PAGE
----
I would like to begin by offering thanks for the continued support and understanding of all of our stakeholders. In addition, on behalf of everyone at Toyota I would like to express my wishes for the restful peace of all those we lost to the Great East Japan Earthquake, and to offer our sincerest sympathies to all who have suffered through this great tragedy.
When I reflect on the past year, I am touched by the support offered by so many of our customers and stakeholders as we dealt with the ongoing effects of the global financial crisis, as well as product quality and safety issues. I offer my sincerest gratitude.
Learning from these experiences, I continued to ask myself, "What kind of company do we want Toyota to be? What kind of company should Toyota be?" I realized that Toyota should strive to be a company that people choose, and that people are happy to have chosen. The Global Vision we announced in March is strongly imbued with these ideas.
The Great East Japan Earthquake struck two days after we announced our Global Vision. Our employees entered the stricken areas in the immediate aftermath of the earthquake and began providing support, working together with local residents to reconstruct and restore communities. Upon viewing the situation after the disaster, our support teams assessed the situation, quickly worked out what was best for the communities and immediately set about their tasks accordingly. This represents the very spirit of Toyota's "power of the workplace" — an asset built up and handed down through 70 years of Toyota history. Priority was given to rescuing and preserving life, then to the restoration of the communities, with restarting production only considered after the situation stabilized.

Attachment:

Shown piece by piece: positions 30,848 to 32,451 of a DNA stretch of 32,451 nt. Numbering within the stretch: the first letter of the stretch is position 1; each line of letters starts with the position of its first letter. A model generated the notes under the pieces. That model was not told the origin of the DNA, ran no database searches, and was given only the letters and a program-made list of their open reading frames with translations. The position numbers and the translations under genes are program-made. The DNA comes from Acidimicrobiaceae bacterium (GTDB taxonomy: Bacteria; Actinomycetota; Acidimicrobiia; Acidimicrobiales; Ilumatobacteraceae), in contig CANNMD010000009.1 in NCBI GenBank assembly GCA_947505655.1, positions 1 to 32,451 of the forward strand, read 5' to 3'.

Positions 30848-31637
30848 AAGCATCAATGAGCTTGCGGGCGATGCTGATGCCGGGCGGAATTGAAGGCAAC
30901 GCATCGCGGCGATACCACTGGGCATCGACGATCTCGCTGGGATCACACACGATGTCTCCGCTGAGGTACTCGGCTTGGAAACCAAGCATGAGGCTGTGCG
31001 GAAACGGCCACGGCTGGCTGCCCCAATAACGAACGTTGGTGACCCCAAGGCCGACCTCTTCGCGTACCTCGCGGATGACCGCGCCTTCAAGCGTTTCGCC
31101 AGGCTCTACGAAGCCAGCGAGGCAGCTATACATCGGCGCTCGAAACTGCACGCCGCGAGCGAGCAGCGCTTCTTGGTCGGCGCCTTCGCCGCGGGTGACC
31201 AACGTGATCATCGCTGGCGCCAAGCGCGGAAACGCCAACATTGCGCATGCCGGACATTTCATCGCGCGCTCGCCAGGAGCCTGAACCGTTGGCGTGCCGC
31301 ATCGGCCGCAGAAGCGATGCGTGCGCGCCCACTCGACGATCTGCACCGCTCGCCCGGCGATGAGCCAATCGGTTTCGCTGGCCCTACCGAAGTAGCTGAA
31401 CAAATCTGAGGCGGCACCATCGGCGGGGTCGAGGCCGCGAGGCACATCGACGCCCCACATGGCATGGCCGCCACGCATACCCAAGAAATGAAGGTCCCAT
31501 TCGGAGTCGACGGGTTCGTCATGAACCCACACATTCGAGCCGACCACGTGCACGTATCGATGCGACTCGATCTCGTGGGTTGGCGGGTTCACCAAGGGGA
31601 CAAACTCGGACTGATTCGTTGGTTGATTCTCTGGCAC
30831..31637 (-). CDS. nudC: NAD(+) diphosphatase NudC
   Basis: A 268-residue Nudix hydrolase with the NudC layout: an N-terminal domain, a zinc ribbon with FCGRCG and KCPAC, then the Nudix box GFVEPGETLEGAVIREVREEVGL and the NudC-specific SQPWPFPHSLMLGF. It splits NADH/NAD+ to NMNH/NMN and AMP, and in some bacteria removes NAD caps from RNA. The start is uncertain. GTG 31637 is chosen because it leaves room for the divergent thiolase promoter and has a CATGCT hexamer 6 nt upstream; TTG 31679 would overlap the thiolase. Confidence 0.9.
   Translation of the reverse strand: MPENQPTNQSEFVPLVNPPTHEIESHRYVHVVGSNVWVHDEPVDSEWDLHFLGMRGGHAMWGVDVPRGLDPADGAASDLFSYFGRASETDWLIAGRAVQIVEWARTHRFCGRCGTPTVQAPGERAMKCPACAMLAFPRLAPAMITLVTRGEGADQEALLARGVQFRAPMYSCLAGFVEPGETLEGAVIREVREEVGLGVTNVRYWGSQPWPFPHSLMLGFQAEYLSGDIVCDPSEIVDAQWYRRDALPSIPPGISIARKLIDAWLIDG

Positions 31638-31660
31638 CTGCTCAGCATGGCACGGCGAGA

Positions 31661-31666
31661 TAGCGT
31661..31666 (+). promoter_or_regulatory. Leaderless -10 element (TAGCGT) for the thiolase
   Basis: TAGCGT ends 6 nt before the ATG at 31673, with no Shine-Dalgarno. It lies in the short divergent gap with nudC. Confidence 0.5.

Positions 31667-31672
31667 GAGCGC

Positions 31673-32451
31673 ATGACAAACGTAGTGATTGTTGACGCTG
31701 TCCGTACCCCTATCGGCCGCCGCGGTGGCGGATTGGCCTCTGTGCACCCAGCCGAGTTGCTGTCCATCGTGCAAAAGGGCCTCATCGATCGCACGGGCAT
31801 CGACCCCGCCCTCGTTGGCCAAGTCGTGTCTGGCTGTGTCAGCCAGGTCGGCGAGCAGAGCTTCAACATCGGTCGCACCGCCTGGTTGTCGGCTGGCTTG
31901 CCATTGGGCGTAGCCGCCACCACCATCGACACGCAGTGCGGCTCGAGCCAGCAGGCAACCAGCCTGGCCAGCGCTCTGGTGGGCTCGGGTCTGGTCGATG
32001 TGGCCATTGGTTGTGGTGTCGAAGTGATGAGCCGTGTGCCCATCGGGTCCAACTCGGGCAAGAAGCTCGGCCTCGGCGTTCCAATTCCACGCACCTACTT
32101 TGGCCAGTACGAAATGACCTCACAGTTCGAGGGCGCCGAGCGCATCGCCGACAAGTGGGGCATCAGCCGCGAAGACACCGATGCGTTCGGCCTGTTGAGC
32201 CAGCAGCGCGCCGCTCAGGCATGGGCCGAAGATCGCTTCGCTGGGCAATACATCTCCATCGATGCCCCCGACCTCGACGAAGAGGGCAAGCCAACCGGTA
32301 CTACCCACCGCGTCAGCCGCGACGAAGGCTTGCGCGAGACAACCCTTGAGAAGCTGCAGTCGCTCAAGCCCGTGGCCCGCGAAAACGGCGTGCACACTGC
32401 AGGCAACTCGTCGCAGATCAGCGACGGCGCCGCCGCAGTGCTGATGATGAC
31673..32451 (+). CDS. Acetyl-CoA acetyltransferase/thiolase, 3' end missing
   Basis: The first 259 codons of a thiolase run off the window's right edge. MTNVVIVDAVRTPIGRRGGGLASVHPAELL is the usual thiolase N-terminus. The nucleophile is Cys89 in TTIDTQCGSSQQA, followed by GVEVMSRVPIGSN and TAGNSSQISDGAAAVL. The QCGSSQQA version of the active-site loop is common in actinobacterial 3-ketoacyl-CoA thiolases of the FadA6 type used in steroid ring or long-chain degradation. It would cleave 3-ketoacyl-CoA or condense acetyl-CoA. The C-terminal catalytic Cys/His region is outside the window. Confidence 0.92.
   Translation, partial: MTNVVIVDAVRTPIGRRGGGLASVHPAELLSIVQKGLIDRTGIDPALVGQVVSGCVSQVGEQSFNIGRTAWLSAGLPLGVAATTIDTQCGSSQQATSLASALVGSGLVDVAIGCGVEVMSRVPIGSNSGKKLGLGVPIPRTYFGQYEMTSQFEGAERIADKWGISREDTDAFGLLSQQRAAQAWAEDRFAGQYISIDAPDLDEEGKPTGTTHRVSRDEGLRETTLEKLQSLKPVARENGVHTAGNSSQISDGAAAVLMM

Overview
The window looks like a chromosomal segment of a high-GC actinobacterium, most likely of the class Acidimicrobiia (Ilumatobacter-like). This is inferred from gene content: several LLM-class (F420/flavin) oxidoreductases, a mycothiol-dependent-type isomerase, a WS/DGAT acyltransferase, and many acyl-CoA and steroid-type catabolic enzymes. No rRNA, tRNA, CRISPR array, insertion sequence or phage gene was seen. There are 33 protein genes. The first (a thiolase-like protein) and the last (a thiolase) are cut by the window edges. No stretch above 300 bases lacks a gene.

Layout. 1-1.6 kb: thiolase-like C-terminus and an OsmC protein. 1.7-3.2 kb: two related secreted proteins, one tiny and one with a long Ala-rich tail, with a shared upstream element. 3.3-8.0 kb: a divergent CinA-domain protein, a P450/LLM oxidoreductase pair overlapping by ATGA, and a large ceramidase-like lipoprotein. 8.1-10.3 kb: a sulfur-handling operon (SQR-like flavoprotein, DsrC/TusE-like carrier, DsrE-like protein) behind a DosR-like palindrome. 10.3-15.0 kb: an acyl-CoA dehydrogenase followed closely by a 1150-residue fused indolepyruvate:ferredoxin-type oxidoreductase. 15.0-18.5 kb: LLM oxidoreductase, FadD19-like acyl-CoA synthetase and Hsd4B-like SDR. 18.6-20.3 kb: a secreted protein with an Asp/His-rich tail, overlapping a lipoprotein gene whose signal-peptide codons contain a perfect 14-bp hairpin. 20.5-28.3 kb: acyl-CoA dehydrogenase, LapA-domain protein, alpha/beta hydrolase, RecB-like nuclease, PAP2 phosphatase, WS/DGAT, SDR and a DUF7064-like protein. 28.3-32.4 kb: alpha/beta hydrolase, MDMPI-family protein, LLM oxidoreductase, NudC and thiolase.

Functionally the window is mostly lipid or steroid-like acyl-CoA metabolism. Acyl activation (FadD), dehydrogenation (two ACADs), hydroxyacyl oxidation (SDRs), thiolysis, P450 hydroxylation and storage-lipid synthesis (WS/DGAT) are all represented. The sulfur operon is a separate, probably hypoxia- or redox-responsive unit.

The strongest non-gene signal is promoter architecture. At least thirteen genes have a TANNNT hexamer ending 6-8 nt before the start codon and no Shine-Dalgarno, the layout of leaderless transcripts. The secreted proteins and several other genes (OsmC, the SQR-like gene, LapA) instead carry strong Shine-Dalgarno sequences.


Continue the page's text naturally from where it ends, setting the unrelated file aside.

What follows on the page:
Thanks to these tremendous frontline efforts, the work to get production back to normal proceeded at a feverish pitch. After a short delay, we were able to announce our financial, production, and sales forecasts in June.
When we announced our Global Vision, we noted the need to quickly establish a revenue base that provides operating income of around 1 trillion yen, even with an exchange rate of 85 yen to the dollar and sales of 7.5 million units. With our breakeven point now more than 1 million vehicles lower compared to what it was at the time of our worst reported loss, we are now on pace to reach that income target despite the effects of the disaster. Compared with our past earnings of more than 2 trillion yen, this goal may seem insufficient. However, I believe that being able to make a steady profit while meeting all tax obligations — no matter the economic situation — is more meaningful than making a lot of money during the good times.
I believe that the shareholders who keep their shares even during a difficult business environment are the ones who understand and truly support Toyota. I want to meet the expectations of those shareholders, so the course I am charting is one that I strongly believe will lead to continuous growth.
Toyota will continue to work to be a company that exceeds the expectations of all our stakeholders and brings smiles to the faces of our customers. We ask for your continued support of our efforts.
Akio Toyoda, President